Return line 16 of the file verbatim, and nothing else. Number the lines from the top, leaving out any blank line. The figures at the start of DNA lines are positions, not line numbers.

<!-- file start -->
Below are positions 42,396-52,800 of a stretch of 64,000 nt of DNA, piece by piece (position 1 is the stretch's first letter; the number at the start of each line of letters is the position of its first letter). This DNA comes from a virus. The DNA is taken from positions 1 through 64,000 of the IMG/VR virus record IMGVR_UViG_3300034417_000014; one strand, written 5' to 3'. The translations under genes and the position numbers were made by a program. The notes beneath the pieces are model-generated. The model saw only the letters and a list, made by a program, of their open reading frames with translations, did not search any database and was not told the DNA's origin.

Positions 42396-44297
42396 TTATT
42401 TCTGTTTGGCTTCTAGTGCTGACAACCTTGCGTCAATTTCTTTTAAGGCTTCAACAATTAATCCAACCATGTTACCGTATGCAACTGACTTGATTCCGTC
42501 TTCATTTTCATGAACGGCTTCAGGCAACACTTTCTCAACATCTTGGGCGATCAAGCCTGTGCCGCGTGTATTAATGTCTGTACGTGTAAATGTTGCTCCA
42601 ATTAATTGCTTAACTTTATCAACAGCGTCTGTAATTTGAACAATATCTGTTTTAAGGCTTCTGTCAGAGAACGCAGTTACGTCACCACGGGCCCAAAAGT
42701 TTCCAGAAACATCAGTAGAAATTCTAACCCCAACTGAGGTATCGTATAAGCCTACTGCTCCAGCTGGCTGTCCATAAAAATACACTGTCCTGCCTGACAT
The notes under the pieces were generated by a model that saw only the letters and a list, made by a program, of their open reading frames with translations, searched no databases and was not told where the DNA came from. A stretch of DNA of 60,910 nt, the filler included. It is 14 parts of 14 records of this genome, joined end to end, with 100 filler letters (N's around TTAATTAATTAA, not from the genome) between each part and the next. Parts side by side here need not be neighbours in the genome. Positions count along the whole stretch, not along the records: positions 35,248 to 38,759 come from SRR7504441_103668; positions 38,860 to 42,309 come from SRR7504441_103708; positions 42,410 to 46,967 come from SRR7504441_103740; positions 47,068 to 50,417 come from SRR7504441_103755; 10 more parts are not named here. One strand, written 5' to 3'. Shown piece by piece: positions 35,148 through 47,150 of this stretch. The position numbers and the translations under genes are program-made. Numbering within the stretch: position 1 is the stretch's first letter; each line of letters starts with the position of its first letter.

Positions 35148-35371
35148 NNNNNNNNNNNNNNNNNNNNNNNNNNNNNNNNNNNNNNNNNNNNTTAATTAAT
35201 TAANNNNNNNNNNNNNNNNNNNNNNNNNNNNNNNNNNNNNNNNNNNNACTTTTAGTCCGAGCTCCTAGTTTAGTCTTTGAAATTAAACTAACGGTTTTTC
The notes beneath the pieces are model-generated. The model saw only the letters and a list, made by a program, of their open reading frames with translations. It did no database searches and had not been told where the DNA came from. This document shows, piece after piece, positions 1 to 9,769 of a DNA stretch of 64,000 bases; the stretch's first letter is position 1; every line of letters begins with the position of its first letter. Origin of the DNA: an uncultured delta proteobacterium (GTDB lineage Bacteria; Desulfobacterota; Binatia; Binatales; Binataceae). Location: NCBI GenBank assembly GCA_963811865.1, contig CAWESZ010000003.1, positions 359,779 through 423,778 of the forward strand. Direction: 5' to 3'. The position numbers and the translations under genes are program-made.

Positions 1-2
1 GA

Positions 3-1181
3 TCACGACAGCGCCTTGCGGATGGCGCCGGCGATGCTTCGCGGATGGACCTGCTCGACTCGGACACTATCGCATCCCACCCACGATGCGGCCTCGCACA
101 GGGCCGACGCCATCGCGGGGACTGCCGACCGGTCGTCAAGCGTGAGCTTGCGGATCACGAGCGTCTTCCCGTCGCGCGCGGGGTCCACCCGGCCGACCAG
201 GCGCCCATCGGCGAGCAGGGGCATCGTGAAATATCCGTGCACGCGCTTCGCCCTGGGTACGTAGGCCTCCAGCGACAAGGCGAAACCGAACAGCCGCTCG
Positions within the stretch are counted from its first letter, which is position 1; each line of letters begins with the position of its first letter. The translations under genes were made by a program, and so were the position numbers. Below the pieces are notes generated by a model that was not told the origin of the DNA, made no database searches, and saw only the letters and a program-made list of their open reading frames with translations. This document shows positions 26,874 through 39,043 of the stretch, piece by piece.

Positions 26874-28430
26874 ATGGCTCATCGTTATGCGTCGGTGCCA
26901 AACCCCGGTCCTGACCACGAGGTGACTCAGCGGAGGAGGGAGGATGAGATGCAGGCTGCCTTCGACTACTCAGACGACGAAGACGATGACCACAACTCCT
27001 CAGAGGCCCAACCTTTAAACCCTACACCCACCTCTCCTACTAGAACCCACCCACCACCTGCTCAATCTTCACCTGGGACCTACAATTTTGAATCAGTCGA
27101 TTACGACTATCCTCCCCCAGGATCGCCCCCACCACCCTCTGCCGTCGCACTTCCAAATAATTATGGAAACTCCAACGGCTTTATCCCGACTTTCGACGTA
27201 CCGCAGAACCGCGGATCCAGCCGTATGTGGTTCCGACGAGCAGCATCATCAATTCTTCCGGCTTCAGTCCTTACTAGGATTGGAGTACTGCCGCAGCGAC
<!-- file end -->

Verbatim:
3 TCACGACAGCGCCTTGCGGATGGCGCCGGCGATGCTTCGCGGATGGACCTGCTCGACTCGGACACTATCGCATCCCACCCACGATGCGGCCTCGCACA